Skip to content

For engineering undergraduate, an opportunity to scan the future

Photo by Mary Knox Merrill.

Northeastern University mechanical engineering major Lyda Sallaway expected to conduct undergraduate research. But she didn’t anticipate getting the opportunity so early in her academic career.

In the summer following her freshman year, Sallaway got a job conducting experiments on backscatter X-ray imaging technology, which is used to perform full-body scans at airports throughout the country.

She secured the position through her role in Northeastern’s Investing in Tomorrow’s Engineering Leaders (ITEL) program, which provides scholarships and mentoring to engineering students.

Through ITEL, Sallaway connected with Richard Moore, the director of breast imaging research at Massachusetts General Hospital and a part-time lecturer at Northeastern whose work centered on cancer screening and homeland security, which dovetails with Northeastern’s focus on use-inspired research that solves global challenges in health, security and sustainability.

Subsequently, Sallaway was one of seven students to participate in the Center for Awareness and Localization of Explosives-Related Threats (ALERT) Research Experiences for Undergraduates program. ALERT is a multi-university Department of Homeland Security Center of Excellence based at Northeastern that focuses on research aimed at eliminating the explosives-related threats facing the country and the world.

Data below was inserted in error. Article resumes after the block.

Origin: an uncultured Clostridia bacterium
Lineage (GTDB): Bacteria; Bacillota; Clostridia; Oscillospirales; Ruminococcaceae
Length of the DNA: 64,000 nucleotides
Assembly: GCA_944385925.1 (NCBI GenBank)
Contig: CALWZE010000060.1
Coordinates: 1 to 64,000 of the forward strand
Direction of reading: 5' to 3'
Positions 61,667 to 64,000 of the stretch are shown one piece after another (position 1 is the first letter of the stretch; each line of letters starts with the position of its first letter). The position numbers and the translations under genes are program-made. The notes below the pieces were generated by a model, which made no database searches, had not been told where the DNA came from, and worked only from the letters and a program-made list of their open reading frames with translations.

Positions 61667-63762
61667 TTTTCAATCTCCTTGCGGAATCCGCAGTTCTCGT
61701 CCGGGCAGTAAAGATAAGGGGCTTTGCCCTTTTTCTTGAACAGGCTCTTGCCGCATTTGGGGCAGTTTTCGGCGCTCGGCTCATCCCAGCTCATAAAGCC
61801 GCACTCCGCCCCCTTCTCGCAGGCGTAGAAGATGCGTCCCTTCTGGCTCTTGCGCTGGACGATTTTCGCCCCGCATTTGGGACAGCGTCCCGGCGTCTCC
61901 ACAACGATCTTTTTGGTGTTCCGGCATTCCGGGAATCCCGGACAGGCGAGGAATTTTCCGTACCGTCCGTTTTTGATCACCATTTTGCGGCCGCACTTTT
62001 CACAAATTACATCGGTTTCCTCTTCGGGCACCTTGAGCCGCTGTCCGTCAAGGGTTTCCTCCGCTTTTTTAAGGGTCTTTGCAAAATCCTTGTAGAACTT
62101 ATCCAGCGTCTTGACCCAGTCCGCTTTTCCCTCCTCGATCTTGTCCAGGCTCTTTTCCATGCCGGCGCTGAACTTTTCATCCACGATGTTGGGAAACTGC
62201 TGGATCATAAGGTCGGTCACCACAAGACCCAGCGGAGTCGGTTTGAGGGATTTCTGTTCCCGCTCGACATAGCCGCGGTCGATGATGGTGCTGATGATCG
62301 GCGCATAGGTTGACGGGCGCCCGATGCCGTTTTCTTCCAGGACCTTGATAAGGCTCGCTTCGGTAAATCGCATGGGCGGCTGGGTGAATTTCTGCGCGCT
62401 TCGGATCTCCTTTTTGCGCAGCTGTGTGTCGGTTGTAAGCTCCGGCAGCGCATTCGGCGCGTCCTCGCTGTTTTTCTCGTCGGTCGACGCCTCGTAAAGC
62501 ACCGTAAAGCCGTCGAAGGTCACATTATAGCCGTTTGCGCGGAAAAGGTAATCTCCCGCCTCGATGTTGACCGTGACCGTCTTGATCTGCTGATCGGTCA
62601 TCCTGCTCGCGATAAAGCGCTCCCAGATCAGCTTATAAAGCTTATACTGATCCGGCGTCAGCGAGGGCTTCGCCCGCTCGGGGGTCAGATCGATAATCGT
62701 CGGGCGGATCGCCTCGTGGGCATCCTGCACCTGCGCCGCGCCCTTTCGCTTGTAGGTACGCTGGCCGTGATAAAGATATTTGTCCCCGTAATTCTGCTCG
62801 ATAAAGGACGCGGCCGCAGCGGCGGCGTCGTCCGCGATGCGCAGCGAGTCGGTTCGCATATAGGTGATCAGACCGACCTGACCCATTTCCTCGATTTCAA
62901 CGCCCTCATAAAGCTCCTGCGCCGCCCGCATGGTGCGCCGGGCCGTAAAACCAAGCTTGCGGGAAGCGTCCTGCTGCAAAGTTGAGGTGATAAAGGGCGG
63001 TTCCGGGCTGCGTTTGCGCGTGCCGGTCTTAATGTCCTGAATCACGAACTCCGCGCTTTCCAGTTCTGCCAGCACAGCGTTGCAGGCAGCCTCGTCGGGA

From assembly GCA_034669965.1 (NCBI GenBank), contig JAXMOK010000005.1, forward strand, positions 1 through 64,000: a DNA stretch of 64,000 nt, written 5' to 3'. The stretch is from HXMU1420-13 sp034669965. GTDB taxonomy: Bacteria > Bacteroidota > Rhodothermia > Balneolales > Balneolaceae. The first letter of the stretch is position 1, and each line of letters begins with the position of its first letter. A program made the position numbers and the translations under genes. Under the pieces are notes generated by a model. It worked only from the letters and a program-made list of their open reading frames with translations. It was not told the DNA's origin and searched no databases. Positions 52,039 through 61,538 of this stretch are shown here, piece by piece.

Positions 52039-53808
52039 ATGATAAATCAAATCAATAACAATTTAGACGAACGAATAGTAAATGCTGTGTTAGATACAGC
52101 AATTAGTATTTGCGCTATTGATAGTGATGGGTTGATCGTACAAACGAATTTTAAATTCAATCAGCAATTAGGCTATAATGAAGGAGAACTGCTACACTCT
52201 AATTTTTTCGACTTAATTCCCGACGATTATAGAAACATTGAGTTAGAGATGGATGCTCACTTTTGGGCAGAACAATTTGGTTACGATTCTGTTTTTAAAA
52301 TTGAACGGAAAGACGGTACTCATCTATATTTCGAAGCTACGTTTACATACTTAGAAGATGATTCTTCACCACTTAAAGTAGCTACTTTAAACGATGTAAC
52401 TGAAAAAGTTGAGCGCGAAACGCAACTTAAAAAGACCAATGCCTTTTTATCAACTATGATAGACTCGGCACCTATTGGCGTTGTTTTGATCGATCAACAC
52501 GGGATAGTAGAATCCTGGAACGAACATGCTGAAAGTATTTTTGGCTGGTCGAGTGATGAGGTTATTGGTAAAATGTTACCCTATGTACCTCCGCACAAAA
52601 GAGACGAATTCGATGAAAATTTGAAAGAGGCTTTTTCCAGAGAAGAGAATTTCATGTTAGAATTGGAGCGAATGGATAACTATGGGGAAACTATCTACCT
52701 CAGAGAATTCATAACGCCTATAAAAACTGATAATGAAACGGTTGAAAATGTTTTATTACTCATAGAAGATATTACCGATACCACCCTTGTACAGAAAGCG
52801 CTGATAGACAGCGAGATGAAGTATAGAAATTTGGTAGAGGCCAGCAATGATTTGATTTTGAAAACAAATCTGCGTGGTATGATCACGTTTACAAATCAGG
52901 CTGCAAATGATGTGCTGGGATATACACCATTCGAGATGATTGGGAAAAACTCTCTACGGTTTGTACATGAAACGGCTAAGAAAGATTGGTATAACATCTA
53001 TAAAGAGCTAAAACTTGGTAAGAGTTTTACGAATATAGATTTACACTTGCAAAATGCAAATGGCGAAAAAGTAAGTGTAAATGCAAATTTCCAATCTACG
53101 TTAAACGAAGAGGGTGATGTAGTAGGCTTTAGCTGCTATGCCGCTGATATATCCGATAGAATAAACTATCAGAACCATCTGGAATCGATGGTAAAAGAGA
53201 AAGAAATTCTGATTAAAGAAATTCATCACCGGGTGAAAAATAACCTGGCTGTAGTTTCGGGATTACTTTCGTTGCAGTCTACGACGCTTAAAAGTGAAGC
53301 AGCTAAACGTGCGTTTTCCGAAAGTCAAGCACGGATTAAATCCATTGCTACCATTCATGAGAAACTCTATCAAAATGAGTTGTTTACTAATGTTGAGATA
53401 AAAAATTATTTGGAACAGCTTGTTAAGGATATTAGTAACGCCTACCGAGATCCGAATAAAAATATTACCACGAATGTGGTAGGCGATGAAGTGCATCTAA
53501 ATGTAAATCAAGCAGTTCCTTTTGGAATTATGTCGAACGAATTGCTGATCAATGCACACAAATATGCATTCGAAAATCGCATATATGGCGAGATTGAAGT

In her research role – under the direction of Moore, who is funded by the ALERT Center – Sallaway scanned mannequins positioned on a rotating table to develop a deeper understanding of what scanned objects looked like in the backscatter machine.

“This technology is still relatively new, so we’re still trying to figure out what many things look like and get an overall better feel of what these machines are capable of,” Sallaway said.

She worked full time over the summer and has continued conducting experiments on a part-time basis this fall. Sallaway, who has taken classes in mechanical engineering, plans to focus on biomedical engineering in preparation for finding a co-op position in the booming biotech industry.

“I want to work in a field that will let me find solutions that help people out, whether it makes people safer through security work or healthier through cancer research,” Sallaway said.